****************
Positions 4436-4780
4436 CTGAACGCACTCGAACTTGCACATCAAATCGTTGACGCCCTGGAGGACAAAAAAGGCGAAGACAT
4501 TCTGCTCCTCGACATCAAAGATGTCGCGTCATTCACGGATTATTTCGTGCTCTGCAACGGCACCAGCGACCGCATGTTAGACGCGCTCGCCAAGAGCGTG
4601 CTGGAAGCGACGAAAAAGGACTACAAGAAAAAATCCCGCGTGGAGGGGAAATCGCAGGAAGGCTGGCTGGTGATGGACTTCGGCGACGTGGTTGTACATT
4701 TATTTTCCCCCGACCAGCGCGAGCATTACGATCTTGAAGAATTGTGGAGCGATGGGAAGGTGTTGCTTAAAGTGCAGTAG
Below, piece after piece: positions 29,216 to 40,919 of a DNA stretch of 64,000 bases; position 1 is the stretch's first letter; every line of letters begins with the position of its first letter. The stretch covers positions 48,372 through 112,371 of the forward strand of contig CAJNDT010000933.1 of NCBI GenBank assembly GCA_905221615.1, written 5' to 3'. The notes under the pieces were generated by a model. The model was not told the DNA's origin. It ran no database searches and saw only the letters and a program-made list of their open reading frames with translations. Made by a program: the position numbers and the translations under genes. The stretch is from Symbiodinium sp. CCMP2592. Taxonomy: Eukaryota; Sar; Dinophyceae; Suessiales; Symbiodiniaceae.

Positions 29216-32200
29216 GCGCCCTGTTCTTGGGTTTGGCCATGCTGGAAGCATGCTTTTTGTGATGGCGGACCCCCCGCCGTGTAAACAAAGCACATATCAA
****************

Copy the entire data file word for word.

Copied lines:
Positions 4436-4780
4436 CTGAACGCACTCGAACTTGCACATCAAATCGTTGACGCCCTGGAGGACAAAAAAGGCGAAGACAT
4501 TCTGCTCCTCGACATCAAAGATGTCGCGTCATTCACGGATTATTTCGTGCTCTGCAACGGCACCAGCGACCGCATGTTAGACGCGCTCGCCAAGAGCGTG
4601 CTGGAAGCGACGAAAAAGGACTACAAGAAAAAATCCCGCGTGGAGGGGAAATCGCAGGAAGGCTGGCTGGTGATGGACTTCGGCGACGTGGTTGTACATT
4701 TATTTTCCCCCGACCAGCGCGAGCATTACGATCTTGAAGAATTGTGGAGCGATGGGAAGGTGTTGCTTAAAGTGCAGTAG
Below, piece after piece: positions 29,216 to 40,919 of a DNA stretch of 64,000 bases; position 1 is the stretch's first letter; every line of letters begins with the position of its first letter. The stretch covers positions 48,372 through 112,371 of the forward strand of contig CAJNDT010000933.1 of NCBI GenBank assembly GCA_905221615.1, written 5' to 3'. The notes under the pieces were generated by a model. The model was not told the DNA's origin. It ran no database searches and saw only the letters and a program-made list of their open reading frames with translations. Made by a program: the position numbers and the translations under genes. The stretch is from Symbiodinium sp. CCMP2592. Taxonomy: Eukaryota; Sar; Dinophyceae; Suessiales; Symbiodiniaceae.

Positions 29216-32200
29216 GCGCCCTGTTCTTGGGTTTGGCCATGCTGGAAGCATGCTTTTTGTGATGGCGGACCCCCCGCCGTGTAAACAAAGCACATATCAA